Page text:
About 700 people attended a public forum called “We are one, but we are many: Working towards a humane refugee policy” hosted by the Combined Refugee Action Group (CRAG) in Geelong on February 18.
Taking place on the same day that news broke of the appalling treatment of refugees and asylum seekers on Manus Island and the death of one person after the compound had been attacked, the mood among the crowd was of anger and disbelief.
After a welcome to country from Uncle David of the Wathaurong community, speakers included former Vietnamese refugee from Bishop Vincent Long, Kon Karapanagiotidis from the Asylum Seeker Resource Centre and Professor Louise Newman, a psychiatrist specialising in the mental health needs of refugees and asylum seekers. No federal or state politicians attended.
Long told the crowd the Australian way of life is not undermined by refugees or migrants and the Australian community is instead demeaned when they are regarded and treated as less than human. Recounting his own experience as a “boat person” in 1980, the Bishop urged the crowd to consider that “we are made greater by solidarity with refugees and asylum seekers”.
Newman spoke about the impact that “gross uncertainty” and indefinite and arbitrary detention has on the mental health of people subject to Australia’s mandatory detention regime.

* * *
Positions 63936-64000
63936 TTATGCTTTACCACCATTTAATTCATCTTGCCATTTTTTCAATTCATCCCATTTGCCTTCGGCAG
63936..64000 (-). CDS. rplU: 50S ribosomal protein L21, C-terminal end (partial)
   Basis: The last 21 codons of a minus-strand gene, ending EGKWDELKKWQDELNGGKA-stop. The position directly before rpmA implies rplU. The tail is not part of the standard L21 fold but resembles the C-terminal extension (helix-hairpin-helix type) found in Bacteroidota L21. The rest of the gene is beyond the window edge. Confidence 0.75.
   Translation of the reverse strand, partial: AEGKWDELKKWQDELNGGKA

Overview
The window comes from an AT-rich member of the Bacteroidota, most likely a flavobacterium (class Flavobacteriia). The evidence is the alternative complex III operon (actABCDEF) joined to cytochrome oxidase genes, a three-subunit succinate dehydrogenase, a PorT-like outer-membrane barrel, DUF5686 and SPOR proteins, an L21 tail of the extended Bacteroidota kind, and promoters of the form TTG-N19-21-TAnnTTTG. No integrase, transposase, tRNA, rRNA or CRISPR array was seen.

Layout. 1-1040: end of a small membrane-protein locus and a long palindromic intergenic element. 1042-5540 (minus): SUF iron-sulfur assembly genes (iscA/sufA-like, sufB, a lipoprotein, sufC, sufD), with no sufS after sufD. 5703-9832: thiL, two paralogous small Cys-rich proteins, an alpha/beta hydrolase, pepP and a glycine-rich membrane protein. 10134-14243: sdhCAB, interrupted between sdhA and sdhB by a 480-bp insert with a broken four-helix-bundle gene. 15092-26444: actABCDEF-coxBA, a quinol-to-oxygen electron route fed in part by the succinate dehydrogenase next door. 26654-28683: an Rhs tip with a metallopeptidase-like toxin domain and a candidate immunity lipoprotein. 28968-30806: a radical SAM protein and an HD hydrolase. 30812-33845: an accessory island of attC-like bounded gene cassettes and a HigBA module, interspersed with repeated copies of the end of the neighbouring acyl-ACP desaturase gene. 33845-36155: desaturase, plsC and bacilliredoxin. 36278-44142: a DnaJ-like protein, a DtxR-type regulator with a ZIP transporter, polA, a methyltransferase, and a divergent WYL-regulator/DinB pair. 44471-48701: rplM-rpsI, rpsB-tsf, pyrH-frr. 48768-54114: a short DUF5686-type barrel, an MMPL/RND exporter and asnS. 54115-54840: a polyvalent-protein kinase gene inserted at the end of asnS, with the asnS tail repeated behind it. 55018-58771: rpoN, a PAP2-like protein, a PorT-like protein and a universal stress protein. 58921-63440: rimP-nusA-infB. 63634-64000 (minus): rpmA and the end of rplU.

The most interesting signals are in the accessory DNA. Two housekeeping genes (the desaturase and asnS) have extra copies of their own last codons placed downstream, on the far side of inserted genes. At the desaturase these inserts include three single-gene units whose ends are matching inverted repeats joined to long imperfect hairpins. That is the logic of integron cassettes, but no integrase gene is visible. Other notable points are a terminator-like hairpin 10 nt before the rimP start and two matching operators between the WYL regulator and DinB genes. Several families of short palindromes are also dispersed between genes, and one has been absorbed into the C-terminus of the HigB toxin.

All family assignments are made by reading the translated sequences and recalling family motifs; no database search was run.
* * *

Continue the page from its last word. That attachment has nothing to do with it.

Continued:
She said the deterioration of conditions in detention experienced by refugees and asylum seekers has resulted in the retraumatisation of incredibly vulnerable people. As a doctor, Newman said: “Therapeutic neutrality is just not possible in the context of human rights violations.”
As an audience member later said in discussion, it is impossible to give refugees and asylum seekers the care they need while their daily lives consist of abuse and detention.
Newman’s final points were that inhumane “deterrence” seemed to be the sole point of Australia’s immigration policy and that although Australia seemed to be “great at spying on neighbours like Indonesia and Malaysia”, Australia had failed at the kind of regional dialogue necessary to bring about more humane refugee policies.
Karapanagiotidis captivated the audience by wondering how Australia became a country that kills refugees. He also expressed frustration at how often we hear “stop the boats”.
There was deadly silence when he recounted the detention centre practices that meant hearing and vision aids, and prosthetics were confiscated as a matter of course and that detainees — who have been trapped at sea with no sanitation facilities — are not even allowed to shower before being examined.
CRAG co-convenor Tim Gooden said: “Shamefully, there would be no way Jews would be able to come to Australia now if they were experiencing what they did in the 1930s and were trying to escape.”
A resolution calling for permanent protection visas, an end to offshore detention and the release of people found to be refugees yet still detained because of adverse security assessments from ASIO was passed unanimously.